The Court concludes that Pomeranz's report-which provides a less-than-strong temporal association between sildenafil and Viagra, a single challenge-rechallenge case fails to provideappropriate validation to Pomeranz's conclusion that there are “compelling arguments for acause-and-effect association between NAION and the ED drugs.” Pomeranz's report seems tofocus on eleven men who experienced vision loss somewhere between several hours andtwenty-four hours after using sildenafil. However, because a majority of them had “pre-existingvascular disease” or “identifiable vascular risk factors”, any cause-and-effect relationshipbetween Viagra and NAION would be “subjective speculation.” The difficulty with casereports is distinguishing between association and causation. Simply because a patient exposed toa particular substance exhibited a set of symptoms does not mean that it was the substance thatcaused the symptoms.” The fact that these men out of untold millions of sildenafil users developed NAION within a 24-hour period fails to evince an “immediate” reaction to a substance as was present in Bonner. 259 F.3d at 930-31. The lone rechallenge case appears to stand in isolation and is fairlycharacterized as a “paucity.” This is not a situation where the “sheer volume of case reports, caseseries, and spontaneous reports” bolsters the reliability of non-epidemiologic research. Accordingly, the Court grants Pfizer's Daubert Motion as it relates to Pomeranz's testimony in itsentirety.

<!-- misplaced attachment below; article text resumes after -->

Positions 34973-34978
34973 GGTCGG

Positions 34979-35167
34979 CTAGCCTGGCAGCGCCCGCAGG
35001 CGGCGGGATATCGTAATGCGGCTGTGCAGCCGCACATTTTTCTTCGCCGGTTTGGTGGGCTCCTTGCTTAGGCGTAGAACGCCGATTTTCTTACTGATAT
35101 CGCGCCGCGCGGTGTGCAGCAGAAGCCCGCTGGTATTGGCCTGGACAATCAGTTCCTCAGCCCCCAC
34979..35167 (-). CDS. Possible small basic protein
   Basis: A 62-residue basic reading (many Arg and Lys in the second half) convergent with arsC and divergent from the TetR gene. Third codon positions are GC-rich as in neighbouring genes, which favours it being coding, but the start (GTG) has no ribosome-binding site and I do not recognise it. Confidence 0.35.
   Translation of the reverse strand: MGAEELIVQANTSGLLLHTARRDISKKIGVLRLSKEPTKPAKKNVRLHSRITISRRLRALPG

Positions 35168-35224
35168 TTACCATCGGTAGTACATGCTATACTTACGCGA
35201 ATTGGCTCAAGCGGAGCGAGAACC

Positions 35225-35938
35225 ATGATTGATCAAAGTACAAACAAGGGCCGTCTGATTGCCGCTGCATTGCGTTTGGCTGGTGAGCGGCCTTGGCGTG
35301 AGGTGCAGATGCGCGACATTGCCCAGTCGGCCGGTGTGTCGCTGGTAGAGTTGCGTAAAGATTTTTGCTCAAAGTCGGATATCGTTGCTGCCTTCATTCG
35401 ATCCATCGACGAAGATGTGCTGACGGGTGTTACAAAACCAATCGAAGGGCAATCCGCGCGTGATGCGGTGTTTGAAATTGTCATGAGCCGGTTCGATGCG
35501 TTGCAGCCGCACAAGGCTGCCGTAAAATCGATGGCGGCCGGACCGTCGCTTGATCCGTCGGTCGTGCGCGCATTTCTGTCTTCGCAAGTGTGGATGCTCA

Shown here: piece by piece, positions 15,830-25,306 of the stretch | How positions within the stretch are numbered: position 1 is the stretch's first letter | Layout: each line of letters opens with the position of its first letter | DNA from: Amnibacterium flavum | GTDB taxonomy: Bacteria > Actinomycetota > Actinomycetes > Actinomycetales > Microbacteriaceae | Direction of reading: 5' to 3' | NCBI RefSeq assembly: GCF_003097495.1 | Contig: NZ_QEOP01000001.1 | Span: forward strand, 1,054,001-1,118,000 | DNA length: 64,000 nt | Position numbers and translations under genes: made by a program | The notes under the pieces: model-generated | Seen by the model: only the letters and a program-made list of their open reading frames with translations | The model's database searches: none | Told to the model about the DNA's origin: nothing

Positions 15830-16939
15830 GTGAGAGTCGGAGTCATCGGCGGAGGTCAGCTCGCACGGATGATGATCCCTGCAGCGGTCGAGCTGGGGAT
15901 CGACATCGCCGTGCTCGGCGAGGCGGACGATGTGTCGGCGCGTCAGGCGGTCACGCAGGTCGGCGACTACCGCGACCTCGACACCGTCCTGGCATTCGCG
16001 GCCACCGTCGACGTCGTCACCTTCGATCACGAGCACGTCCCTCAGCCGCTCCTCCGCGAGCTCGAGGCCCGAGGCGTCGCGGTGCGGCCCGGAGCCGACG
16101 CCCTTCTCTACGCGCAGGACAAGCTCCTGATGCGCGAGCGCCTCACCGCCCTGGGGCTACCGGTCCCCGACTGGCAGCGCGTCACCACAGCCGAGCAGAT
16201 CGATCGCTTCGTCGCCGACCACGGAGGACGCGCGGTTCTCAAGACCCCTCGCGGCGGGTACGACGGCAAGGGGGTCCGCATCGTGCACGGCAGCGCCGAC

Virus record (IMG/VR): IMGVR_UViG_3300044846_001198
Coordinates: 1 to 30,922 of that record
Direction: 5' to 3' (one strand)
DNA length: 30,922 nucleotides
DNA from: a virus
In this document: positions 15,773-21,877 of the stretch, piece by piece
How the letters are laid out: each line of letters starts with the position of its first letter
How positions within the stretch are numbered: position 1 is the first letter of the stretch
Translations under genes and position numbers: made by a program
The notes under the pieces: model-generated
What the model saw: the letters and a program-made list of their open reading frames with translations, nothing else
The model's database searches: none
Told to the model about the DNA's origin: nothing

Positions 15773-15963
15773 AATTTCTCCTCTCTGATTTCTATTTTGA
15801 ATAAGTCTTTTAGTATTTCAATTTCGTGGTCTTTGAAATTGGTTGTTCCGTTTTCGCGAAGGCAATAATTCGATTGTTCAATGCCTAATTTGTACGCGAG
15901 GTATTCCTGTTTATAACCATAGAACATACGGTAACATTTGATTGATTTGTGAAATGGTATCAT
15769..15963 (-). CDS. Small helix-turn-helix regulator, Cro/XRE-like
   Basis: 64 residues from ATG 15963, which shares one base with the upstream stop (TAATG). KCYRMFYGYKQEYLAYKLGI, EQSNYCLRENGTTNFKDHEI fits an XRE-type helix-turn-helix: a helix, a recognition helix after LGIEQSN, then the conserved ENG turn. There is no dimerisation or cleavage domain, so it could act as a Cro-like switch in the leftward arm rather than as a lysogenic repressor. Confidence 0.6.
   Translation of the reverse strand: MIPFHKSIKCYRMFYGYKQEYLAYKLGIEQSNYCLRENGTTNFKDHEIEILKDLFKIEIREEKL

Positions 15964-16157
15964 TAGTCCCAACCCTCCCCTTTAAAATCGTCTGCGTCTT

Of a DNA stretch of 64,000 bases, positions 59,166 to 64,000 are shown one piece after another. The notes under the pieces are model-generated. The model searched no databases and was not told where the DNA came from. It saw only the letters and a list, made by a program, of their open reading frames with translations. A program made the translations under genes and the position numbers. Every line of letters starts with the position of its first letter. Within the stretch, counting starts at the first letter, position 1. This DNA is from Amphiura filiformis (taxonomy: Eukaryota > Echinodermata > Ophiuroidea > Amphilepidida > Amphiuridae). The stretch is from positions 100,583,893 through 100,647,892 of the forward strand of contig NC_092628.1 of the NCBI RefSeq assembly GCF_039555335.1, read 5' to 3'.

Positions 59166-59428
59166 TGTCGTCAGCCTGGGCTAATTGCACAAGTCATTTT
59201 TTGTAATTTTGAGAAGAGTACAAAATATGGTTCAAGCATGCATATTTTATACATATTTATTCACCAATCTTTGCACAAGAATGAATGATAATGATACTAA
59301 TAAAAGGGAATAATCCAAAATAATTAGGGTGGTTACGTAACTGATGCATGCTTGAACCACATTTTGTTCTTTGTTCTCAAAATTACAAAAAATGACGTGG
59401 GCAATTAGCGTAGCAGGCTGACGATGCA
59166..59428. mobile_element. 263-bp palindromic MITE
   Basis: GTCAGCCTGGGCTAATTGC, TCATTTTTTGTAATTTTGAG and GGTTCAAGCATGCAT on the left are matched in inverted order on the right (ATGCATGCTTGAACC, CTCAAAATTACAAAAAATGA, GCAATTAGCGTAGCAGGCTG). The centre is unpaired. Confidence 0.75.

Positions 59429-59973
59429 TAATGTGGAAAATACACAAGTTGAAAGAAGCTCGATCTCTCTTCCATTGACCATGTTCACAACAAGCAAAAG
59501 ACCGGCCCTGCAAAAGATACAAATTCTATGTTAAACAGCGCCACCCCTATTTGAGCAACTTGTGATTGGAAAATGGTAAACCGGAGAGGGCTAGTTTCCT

Plaintiffs' third expert is Sohan Singh Hayreh, a medical doctor and ophthalmologist who has studied more than 1,000 people with NAION and is credited with giving the disorder itsname. His report contains an overview of factors that influence the blood flow in the optic nervehead and explains the various risk factors for NAION. Hayreh's report further suggests that thereis “a cause-and-effect relationship between erectile dysfunction drugs and development ofNAION.” This suggestion is based on a “nocturnal hypotension” theory involving low bloodpressure during sleep.